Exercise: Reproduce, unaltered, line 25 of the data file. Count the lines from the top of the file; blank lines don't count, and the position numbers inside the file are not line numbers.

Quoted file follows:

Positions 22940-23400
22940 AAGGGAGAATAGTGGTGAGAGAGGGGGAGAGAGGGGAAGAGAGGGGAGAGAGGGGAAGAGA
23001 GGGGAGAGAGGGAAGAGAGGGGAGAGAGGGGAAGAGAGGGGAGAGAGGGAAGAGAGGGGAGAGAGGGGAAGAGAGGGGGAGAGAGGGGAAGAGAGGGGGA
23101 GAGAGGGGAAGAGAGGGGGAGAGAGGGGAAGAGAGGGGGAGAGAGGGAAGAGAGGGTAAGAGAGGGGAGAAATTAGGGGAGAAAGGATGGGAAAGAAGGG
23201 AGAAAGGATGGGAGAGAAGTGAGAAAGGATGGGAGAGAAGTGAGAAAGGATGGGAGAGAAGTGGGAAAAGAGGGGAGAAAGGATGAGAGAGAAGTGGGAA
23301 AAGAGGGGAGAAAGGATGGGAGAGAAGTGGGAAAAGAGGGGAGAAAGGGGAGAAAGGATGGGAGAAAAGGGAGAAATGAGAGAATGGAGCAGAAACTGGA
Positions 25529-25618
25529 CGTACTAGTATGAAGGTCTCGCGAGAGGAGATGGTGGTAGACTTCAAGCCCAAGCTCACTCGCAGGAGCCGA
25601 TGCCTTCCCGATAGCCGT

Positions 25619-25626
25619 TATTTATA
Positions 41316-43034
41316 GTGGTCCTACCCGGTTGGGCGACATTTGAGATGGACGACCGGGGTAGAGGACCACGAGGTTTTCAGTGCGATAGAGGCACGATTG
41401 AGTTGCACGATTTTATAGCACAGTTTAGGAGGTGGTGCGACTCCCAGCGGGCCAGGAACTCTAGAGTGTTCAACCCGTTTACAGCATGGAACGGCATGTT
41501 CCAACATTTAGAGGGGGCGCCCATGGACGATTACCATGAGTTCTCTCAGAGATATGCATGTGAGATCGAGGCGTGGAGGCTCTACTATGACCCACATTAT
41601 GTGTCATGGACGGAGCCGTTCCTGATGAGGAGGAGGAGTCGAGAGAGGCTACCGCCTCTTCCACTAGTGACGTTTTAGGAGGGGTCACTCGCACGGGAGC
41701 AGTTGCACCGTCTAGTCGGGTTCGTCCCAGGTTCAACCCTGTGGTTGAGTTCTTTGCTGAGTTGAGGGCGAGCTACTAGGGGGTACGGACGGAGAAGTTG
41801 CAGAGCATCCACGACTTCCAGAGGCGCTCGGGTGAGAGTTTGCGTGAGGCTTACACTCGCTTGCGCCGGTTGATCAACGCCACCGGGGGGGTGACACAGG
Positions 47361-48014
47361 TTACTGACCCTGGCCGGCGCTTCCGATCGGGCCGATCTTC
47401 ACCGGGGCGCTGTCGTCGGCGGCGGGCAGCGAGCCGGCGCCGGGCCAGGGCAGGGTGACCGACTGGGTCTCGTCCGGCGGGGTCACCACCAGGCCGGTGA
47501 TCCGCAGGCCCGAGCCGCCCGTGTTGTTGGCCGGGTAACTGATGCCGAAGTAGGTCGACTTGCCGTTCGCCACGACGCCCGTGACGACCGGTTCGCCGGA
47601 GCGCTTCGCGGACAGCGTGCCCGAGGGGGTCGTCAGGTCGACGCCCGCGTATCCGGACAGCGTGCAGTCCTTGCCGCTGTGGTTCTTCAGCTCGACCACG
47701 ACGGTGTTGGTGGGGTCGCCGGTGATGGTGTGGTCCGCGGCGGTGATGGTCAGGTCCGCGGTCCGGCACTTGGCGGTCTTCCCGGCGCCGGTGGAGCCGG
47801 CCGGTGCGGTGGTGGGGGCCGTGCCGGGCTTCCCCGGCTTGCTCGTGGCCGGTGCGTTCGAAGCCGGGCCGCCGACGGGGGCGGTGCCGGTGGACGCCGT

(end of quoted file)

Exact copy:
47801 CCGGTGCGGTGGTGGGGGCCGTGCCGGGCTTCCCCGGCTTGCTCGTGGCCGGTGCGTTCGAAGCCGGGCCGCCGACGGGGGCGGTGCCGGTGGACGCCGT